France passes law expanding abortion, contraception, and imposing presumed consent for organ donation

The law infringes health workers' conscience rights and even institutes hospital abortion quotas.
Tue Dec 22, 2015 - 10:52 am EST
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French President Francois Hollande Frederic Legrand - COMEO /


PARIS, December 22, 2015 (LifeSiteNews) – The French Assembly voted France’s new Health Act into law last Thursday, after several months of parliamentary discussions in which the Senate opposed the text on many points. The Assembly, which is heavily dominated by the Left, had the final word. Many aspects of the new organization imposed on France’s health services are socialist in nature, such as the introduction of universal “third party payments” that will exempt social security beneficiaries from making direct payments when visiting the doctor. But even worse are the dispositions of the text that aim to promote abortion and contraception, particularly among minors. And for the first time in French law, organ donation will be presumed and mandatory for all those who will not have registered as non-donors. The law even institutes abortion quotas in public hospitals all over the country.

Since François Hollande was elected president of France in 2012, he has kept very few of his promises – except for those relative to societal change. Same-sex “marriage,” 100 percent state-funded abortions, compulsory celebration of secularism in schools, etc. have been instituted with relentless regularity, be it through fully-fledged special legislation or as part of other more or less related texts.

This time round the health minister, Marisol Touraine, used an overhaul of the Public Health Code as an excuse for changing the law on a large number of points, turning it into an accelerator for the culture of death. Most parliamentarians concentrated on the financial aspects of the law, as well as concerns about the freedom of medicine and the status of liberal practice. Opposition to the furthering of “abortion rights” was less tough.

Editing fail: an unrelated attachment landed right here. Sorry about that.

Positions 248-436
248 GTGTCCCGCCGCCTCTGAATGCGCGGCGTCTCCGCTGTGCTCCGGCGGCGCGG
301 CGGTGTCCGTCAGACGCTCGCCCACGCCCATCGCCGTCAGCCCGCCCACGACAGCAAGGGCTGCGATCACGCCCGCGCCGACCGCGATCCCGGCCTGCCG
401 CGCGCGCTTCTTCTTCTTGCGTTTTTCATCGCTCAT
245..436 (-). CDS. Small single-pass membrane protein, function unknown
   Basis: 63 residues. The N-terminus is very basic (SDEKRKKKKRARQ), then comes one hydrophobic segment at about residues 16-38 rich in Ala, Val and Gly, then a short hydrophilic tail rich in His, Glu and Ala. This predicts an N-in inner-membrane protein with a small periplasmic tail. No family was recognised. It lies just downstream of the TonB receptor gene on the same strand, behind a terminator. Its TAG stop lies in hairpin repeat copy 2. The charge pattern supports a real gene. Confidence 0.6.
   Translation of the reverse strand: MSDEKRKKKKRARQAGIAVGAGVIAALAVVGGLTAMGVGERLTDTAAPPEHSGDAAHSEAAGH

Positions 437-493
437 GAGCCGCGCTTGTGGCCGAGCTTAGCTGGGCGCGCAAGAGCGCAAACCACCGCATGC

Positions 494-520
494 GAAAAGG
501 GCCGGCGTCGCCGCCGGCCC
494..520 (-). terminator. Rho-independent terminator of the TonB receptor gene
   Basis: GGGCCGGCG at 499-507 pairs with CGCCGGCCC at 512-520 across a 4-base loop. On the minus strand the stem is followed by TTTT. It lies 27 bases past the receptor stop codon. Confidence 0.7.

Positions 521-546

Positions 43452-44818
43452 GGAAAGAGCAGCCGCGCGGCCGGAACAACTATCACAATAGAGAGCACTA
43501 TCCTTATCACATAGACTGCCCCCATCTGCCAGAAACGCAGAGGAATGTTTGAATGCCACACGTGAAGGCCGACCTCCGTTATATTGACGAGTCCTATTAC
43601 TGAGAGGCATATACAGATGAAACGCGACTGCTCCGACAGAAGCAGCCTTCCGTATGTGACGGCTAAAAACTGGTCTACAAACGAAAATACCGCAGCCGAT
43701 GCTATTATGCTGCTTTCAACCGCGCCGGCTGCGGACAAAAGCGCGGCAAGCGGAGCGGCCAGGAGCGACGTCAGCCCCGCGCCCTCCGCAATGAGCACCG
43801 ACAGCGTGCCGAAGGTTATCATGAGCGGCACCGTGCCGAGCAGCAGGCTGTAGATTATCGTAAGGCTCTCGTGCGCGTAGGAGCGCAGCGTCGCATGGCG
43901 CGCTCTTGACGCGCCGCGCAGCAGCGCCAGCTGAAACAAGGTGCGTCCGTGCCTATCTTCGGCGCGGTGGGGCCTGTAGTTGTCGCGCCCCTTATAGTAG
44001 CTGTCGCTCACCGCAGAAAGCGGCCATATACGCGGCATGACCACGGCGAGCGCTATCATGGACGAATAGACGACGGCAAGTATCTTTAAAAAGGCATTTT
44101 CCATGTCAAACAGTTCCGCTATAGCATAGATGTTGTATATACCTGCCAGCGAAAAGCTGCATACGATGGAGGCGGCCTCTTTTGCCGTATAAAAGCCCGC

The only disposition that was successfully blocked was the attempt to prohibit embalming procedures in deceased persons’ homes. That would have made the custom of waking corpses of loved ones in their familiar surroundings all but obsolete in the interest of non-discrimination, insofar as persons who died from an infectious disease must by law be transported to a funeral parlor.

One of the main targets of the new disposition are minors. Under the “Loi Touraine,” as it is called, young girls will unconditionally be able to obtain “morning after pills” in secondary school infirmaries without parental consent or notification. This was already possible up to a point, but only when the adolescent girl had no access to a doctor, a midwife, or a family planning unit and was “in distress.” Under the new law no questions will be asked and the potentially abortive “emergency contraceptive,” heavily laced with hormones, will be administered by school nurses, regardless of the “state of emergency” or “distress” of the young girl.

School nurses will also be entitled to refer minors to family planning centers without parental notification or consent.

Abortion itself will also be made easier and conscientious objection more limited.

The new law dispenses women who are seeking to abort from observing a compulsory “cooling off period” of seven days. A number of “Republican” senators have already challenged this at the French Constitutional Court on the grounds that all elective chirurgical operations are subject to a waiting period. The Court’s answer can be expected within a few months.

Under the “Loi Touraine,” midwives will be allowed to perform medical abortions – a “privilege” that up until now belonged to physicians – while general practitioners practicing in “health centers” will be allowed to perform surgical abortions.